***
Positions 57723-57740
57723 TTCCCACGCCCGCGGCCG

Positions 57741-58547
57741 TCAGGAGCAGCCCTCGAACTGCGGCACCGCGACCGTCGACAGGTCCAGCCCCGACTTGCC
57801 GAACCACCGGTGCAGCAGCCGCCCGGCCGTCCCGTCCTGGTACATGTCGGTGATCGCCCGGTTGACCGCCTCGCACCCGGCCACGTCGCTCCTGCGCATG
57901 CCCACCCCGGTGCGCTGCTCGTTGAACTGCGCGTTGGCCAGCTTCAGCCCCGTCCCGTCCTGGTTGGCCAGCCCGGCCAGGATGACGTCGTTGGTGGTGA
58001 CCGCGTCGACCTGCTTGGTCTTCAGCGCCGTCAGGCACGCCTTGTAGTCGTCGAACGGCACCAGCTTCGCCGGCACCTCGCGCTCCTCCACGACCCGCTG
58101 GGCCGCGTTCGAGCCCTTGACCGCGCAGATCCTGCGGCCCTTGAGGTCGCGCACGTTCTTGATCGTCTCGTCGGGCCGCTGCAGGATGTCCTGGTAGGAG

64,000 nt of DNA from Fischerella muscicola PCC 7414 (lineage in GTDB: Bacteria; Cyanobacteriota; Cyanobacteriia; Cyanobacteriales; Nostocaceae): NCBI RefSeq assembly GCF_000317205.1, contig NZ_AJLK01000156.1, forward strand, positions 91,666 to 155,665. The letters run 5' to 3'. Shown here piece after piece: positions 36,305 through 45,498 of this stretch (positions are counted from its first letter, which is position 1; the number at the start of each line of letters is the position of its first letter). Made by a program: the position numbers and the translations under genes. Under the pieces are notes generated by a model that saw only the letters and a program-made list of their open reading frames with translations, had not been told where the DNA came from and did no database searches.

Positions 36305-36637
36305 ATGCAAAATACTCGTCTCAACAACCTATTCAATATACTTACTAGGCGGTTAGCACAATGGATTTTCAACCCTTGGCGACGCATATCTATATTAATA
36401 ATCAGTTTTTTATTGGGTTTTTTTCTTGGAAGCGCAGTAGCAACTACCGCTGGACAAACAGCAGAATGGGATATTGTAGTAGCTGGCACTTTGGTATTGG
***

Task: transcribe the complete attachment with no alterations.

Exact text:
Positions 57723-57740
57723 TTCCCACGCCCGCGGCCG

Positions 57741-58547
57741 TCAGGAGCAGCCCTCGAACTGCGGCACCGCGACCGTCGACAGGTCCAGCCCCGACTTGCC
57801 GAACCACCGGTGCAGCAGCCGCCCGGCCGTCCCGTCCTGGTACATGTCGGTGATCGCCCGGTTGACCGCCTCGCACCCGGCCACGTCGCTCCTGCGCATG
57901 CCCACCCCGGTGCGCTGCTCGTTGAACTGCGCGTTGGCCAGCTTCAGCCCCGTCCCGTCCTGGTTGGCCAGCCCGGCCAGGATGACGTCGTTGGTGGTGA
58001 CCGCGTCGACCTGCTTGGTCTTCAGCGCCGTCAGGCACGCCTTGTAGTCGTCGAACGGCACCAGCTTCGCCGGCACCTCGCGCTCCTCCACGACCCGCTG
58101 GGCCGCGTTCGAGCCCTTGACCGCGCAGATCCTGCGGCCCTTGAGGTCGCGCACGTTCTTGATCGTCTCGTCGGGCCGCTGCAGGATGTCCTGGTAGGAG

64,000 nt of DNA from Fischerella muscicola PCC 7414 (lineage in GTDB: Bacteria; Cyanobacteriota; Cyanobacteriia; Cyanobacteriales; Nostocaceae): NCBI RefSeq assembly GCF_000317205.1, contig NZ_AJLK01000156.1, forward strand, positions 91,666 to 155,665. The letters run 5' to 3'. Shown here piece after piece: positions 36,305 through 45,498 of this stretch (positions are counted from its first letter, which is position 1; the number at the start of each line of letters is the position of its first letter). Made by a program: the position numbers and the translations under genes. Under the pieces are notes generated by a model that saw only the letters and a program-made list of their open reading frames with translations, had not been told where the DNA came from and did no database searches.

Positions 36305-36637
36305 ATGCAAAATACTCGTCTCAACAACCTATTCAATATACTTACTAGGCGGTTAGCACAATGGATTTTCAACCCTTGGCGACGCATATCTATATTAATA
36401 ATCAGTTTTTTATTGGGTTTTTTTCTTGGAAGCGCAGTAGCAACTACCGCTGGACAAACAGCAGAATGGGATATTGTAGTAGCTGGCACTTTGGTATTGG